After Sales Service! 
timber.jpg (2152 bytes)Service? Sounds like buying a car, right? Well, a good breeder will want to provide good service, for the life of your Malamute.  He will provide a complete package of information about your pup's basic needs, along with advice about training and activities. He will want to see your dog as it matures, so he can evaluate his breeding program. He will be available to answer all of your questions, and if he doesn't know the answer he will find someone who does. He will be there to help in the unhappy event that your pup develops an unforeseen problem, and will provide any compensation which may have been specified in your sales agreement.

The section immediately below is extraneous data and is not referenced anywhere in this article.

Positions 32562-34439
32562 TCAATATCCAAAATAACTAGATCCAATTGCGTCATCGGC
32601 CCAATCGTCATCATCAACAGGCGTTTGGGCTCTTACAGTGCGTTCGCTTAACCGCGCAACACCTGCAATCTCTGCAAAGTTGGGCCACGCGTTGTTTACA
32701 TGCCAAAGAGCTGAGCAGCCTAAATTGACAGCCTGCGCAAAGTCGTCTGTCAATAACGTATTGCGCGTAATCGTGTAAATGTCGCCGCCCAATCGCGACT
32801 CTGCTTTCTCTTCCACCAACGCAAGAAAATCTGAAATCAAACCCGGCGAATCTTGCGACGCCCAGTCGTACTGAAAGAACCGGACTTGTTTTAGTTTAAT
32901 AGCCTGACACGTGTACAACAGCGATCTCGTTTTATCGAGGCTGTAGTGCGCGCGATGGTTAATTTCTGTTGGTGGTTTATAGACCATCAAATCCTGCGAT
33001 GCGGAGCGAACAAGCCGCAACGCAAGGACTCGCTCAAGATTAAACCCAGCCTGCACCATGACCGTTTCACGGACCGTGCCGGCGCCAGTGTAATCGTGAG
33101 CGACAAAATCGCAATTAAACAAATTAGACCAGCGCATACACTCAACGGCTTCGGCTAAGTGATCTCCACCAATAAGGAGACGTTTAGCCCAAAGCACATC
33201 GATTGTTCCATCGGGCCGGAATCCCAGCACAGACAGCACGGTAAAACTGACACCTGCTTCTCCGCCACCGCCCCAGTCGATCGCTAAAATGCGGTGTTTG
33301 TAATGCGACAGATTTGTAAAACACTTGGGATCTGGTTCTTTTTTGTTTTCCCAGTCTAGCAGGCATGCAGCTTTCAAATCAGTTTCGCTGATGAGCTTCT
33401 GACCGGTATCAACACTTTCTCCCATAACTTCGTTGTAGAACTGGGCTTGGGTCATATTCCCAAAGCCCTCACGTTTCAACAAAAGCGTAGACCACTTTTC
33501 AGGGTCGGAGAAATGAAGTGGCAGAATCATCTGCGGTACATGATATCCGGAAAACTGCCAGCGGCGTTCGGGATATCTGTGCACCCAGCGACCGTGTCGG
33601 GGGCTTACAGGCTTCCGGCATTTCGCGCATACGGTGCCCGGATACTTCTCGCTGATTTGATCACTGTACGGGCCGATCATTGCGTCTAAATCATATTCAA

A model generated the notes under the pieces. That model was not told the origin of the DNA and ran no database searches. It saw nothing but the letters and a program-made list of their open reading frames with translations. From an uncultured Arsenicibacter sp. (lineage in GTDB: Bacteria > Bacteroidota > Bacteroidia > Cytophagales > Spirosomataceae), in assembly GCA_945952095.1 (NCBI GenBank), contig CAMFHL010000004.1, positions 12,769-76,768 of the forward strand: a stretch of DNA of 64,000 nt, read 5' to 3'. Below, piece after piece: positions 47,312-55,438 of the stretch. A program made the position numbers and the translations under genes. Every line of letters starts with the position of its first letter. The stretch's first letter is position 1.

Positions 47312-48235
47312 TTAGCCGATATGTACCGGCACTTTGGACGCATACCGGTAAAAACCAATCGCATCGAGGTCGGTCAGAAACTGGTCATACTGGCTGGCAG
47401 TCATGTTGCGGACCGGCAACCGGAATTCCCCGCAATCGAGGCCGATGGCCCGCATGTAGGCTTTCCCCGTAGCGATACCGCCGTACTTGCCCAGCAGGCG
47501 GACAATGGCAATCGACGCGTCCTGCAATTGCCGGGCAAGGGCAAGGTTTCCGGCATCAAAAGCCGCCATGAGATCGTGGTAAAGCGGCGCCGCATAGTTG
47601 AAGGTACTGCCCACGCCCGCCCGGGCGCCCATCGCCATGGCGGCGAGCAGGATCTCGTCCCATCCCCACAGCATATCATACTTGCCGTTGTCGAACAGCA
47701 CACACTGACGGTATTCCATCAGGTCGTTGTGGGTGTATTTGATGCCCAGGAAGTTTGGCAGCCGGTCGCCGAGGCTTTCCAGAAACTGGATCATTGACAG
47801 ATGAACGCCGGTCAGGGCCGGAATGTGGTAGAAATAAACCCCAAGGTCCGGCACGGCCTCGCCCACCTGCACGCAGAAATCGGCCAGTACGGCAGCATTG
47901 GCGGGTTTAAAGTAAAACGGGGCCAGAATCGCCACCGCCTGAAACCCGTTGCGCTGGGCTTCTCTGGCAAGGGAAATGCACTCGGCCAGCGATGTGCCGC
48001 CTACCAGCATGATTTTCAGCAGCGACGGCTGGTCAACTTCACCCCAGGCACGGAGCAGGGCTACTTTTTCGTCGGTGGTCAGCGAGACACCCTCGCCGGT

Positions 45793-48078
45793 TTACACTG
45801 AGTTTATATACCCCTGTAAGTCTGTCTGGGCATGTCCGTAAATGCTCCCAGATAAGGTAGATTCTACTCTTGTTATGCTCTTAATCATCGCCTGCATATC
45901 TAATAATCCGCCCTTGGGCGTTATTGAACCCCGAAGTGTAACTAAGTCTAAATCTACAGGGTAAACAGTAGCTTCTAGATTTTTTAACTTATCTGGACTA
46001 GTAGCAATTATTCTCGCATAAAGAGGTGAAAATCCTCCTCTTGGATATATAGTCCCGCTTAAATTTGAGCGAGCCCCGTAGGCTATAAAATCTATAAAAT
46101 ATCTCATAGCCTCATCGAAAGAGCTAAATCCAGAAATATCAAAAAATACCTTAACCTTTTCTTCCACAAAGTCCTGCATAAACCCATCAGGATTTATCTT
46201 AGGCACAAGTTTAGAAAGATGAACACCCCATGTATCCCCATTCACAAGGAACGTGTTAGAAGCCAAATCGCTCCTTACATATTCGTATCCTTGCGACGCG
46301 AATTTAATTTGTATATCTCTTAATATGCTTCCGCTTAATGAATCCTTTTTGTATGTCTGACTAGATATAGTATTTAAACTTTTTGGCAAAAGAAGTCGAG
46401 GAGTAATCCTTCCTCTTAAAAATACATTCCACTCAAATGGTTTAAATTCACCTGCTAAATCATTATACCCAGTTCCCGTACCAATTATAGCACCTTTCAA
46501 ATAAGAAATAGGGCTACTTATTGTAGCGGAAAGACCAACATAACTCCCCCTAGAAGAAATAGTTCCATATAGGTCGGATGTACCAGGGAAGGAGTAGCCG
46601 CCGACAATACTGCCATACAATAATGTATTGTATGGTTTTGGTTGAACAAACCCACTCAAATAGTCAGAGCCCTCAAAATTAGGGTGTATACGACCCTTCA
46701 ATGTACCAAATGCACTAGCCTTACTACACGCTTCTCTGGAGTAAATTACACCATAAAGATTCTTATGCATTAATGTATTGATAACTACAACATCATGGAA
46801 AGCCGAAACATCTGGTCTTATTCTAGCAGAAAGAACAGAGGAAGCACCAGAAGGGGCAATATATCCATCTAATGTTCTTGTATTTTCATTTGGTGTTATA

Now you know what to look for in a Malamute breeder. We know that it seems like a lot, but Mals are worth it! Visit as many kennels as you can, spending lots of time talking with the breeders and meeting their dogs. Take your time and make a careful, informed decision. As we said, Mals are worth it! 

question_or_comments?Comments or questions?